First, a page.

The scorching summer heat can make anyone sick, but some sections of people are particularly vulnerable to heat-related illnesses, such as older persons, young children, and people who are on medicines that lower sweating.
Dehydration is the first sign of trouble, but many people cannot read the early warning signs. Listen to your body, say experts.
“If you feel exhausted, experience cramps, have pain in the leg, or the urine output seems low then your body is giving you enough signals that you need to increase your fluid intake,” says Dr RK Singal, director, department of internal medicine, BLK Super-speciality Hospital.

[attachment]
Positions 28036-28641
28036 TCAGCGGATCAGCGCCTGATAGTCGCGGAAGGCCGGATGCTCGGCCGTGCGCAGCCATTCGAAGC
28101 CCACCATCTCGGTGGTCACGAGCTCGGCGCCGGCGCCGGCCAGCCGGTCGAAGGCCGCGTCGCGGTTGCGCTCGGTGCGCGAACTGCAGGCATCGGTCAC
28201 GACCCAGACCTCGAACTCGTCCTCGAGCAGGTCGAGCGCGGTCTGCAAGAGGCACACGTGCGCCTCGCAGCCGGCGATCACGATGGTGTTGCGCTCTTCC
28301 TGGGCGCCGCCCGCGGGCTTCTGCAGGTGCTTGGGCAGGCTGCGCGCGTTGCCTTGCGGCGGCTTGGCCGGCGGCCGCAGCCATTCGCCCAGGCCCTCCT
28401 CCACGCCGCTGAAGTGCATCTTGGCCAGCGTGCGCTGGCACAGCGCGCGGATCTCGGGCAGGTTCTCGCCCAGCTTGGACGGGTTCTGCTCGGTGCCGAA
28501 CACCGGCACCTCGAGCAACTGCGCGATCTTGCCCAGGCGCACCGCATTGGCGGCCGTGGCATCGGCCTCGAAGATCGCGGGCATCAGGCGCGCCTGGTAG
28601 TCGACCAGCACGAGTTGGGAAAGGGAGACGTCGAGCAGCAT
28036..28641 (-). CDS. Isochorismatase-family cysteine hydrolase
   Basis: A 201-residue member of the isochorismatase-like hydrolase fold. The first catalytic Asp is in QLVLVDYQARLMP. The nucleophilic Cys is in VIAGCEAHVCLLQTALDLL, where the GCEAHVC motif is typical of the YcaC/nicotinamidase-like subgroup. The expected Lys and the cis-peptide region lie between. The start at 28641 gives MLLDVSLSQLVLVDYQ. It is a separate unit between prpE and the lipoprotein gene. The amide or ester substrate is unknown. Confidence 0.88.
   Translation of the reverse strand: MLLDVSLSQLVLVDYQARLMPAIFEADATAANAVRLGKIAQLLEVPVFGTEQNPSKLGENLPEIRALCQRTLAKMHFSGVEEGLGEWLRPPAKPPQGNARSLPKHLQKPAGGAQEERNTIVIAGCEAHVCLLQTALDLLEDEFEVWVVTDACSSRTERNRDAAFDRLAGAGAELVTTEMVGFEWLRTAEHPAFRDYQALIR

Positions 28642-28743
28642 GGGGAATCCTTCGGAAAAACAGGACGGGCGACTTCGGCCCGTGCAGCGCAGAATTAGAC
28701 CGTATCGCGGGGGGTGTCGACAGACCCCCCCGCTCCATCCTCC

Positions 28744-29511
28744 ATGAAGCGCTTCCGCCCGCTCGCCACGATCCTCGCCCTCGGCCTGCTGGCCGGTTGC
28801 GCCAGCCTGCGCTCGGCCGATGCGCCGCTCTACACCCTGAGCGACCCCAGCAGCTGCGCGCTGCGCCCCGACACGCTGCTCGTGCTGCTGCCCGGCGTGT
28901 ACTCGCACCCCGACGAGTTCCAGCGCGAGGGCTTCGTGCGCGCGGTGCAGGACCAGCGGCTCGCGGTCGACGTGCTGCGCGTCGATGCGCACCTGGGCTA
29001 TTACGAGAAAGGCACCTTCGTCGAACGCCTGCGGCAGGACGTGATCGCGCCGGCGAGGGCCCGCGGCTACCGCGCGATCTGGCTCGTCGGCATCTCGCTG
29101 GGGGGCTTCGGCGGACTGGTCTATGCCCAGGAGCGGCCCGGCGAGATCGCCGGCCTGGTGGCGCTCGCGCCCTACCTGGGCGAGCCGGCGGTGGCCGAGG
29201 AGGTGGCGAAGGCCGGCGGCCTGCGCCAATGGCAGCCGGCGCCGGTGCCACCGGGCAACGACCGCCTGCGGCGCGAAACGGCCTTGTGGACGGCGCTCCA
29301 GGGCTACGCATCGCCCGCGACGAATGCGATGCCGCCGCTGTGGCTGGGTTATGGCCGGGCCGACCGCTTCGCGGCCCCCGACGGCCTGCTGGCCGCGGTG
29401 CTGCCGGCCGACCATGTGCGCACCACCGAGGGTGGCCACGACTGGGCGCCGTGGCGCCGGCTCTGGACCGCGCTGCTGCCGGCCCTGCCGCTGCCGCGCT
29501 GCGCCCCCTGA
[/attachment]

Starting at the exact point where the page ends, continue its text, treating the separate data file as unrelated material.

“In children, a dry or pale tongue is a sign of dehydration,” he adds.
Two to three litres of water is necessary to keep the body cool, while those who do strenuous physical activity or spend a lot of time outdoors, need to have even more.
“There’s no minimum or maximum fluid intake limits, it depends on individual needs. Once should not get overboard with liquids as liquid overload is equally harmful for the body,” said Dr Singhal.
Signs of dehydration
- Mouth and tongue feel dry
- Feel constantly thirsty
- Urine is dark in colour
- Low urine output
- Skin is dry and flaky
- Have constipation
- Have a headache
- Are fatigued
- Muscle cramps
- Low blood pressure